As much as 3 to 5 inches (8 to 13 centimeters) of rain will soak soils from South Dakota and Minnesota south to Texas, Oklahoma and Arkansas, according to the U.S. Weather Prediction Center in College Park, Maryland.

We have never had a year quite like this before, and U.S. food production is going to be substantially below expectations.  I very much encourage everyone to get prepared for much higher food prices and a tremendous amount of uncertainty in the months ahead.

Even though I have been regularly documenting the nightmarish agricultural conditions in the middle of the country, the numbers in this article are much worse than I thought they would be at this point in 2019.

This is truly a major national crisis, and it is just getting started.

About the author: Michael Snyder is a nationally-syndicated writer, media personality and political activist. He is the author of four books including Get Prepared Now, The Beginning Of The End and Living A Life That Really Matters. His articles are originally published on The Economic Collapse Blog, End Of The American Dream and The Most Important News. From there, his articles are republished on dozens of other prominent websites. If you would like to republish his articles, please feel free to do so. The more people that see this information the better, and we need to wake more people up while there is still time.


Tips on Food Storage

Food Storage: 20 Crops That Keep and How to Store Them

25th September 2012

By Barbara Pleasant –

Here in southwest Virginia, my partner and I take pride in growing and storing most of our fruits and vegetables. Knowing where our food comes from gives us confidence in its goodness, plus we save about $5,000 a year through our gardening and food storage efforts.

There is another benefit, which is the utter convenience of having a self-provisioned home. In early winter when our stores are full, I feel like I’m living in a well-stocked organic grocery store.

We bring many years of experience to this quest, and we’re still learning. Measured by weight, stored garden crops make up more than half of our overall harvest, with every onion and potato just about as fresh as it was the day it came from the garden. Our mix of storage vegetables and fruits varies from year to year and we’ve learned that putting by storage crops is something anyone can do — even if your produce comes from the farmers market. By making use of cold storage spots in your basement or garage, and perhaps adding a seasonal second refrigerator, you can use our charts to easily store 20 storage crops for winter eating using simple, time-tested methods.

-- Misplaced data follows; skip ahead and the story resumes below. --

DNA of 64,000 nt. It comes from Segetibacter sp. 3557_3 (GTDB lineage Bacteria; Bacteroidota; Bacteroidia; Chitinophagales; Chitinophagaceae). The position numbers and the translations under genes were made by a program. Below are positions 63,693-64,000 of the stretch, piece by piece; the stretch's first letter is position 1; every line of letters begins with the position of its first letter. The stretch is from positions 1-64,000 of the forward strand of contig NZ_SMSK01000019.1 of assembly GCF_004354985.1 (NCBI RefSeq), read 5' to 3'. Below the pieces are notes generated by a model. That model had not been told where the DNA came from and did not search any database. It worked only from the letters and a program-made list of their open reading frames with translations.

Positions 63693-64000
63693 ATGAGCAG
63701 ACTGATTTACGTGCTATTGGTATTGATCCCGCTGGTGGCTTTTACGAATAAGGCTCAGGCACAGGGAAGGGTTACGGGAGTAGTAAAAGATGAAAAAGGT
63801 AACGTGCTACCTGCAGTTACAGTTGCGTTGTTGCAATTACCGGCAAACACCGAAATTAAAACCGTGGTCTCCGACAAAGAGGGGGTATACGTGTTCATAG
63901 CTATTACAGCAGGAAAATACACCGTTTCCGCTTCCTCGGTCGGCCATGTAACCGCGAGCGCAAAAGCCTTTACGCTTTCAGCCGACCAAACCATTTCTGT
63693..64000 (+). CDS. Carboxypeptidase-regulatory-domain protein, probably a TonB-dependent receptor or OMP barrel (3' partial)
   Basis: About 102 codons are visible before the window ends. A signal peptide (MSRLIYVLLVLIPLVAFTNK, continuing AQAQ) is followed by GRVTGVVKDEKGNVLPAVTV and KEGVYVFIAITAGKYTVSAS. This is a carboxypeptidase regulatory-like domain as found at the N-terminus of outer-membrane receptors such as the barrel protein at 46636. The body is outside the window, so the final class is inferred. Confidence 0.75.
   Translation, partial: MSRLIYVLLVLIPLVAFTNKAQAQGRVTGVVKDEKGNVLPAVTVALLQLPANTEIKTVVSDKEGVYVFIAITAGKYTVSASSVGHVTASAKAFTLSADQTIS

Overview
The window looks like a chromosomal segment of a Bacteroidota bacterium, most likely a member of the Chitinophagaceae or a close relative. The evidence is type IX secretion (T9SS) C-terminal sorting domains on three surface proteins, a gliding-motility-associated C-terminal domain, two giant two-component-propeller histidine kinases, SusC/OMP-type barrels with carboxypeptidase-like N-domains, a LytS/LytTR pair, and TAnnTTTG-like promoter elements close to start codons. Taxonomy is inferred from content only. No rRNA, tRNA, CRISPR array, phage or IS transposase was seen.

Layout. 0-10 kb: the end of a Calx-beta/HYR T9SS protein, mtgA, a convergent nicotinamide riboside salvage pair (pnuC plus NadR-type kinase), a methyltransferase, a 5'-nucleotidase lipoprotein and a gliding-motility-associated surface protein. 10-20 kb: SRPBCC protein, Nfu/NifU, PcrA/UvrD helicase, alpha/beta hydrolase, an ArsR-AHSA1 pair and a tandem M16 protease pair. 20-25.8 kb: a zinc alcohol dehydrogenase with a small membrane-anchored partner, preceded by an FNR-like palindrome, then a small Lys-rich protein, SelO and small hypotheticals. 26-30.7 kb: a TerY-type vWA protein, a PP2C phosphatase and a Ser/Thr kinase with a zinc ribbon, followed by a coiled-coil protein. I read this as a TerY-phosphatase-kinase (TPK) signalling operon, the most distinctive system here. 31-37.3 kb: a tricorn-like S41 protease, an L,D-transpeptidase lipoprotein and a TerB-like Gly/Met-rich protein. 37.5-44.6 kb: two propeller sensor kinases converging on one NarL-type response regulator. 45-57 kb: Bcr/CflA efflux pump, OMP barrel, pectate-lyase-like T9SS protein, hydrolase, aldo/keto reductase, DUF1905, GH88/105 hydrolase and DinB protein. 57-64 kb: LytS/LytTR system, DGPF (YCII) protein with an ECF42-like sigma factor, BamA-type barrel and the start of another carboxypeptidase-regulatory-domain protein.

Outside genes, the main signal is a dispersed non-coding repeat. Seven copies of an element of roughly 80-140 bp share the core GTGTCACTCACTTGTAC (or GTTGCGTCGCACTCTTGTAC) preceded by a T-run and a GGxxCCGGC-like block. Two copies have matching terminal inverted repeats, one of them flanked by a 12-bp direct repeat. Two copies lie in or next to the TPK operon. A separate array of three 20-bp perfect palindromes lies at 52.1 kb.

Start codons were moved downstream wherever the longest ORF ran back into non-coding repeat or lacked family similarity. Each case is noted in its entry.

Sleeping Quarters for Storage Crops

Success with storage crops hinges on finding methods that convince the crops that they are enjoying a natural period of dormancy in unusually comfortable conditions. This typically involves slowing physiology by controlling respiration (usually by lowering temperature) and/or providing moisture so crisp root vegetables sense they are still in the ground. Some staple storage crops, such as garlic, onions and shallots, need dry conditions to support prolonged dormancy.

Most storage crops need to be cured to enhance their storage potential. During the curing process, potatoes and sweet potatoes heal over small wounds to the skin, garlic and onions form a dry seal over the openings at their necks, and dry beans and grain corn let go of excess moisture that could otherwise cause them to rot. Harvesting, curing and storage requirements vary with each crop — see the charts in How to Harvest, Cure and Store 20 Storage Crops for full details. In my experience, harvesting and curing vegetables properly leads to much more flexibility when it comes to long-term storage conditions.

Storing Potatoes

Seeking out good food storage spots in your home or on your property can lead to interesting discoveries. Take storing potatoes, for example. When we asked the MOTHER EARTH NEWS Facebook community to share favorite ways for storing potatoes in winter, we received dozens of great ideas, including these:

Place cured potatoes in a burlap bag, tuck the bag into a plastic storage bin left open a wee bit, and keep in an unheated basement.

Line plastic laundry baskets with newspapers, with potatoes arranged in layers between more newspapers. Place the packed, covered baskets in an unheated garage.

In the basement, make short towers of potatoes by stacking them between layers of open egg cartons. Cover the towers with cloth to protect the potatoes from light.

Place sorted potatoes in cloth grocery bags that have been lined with black plastic bags, and store in a cold space under the stairs. A similar method: Sort different potatoes into paper bags, then place the bags in milk crates to prevent bruising.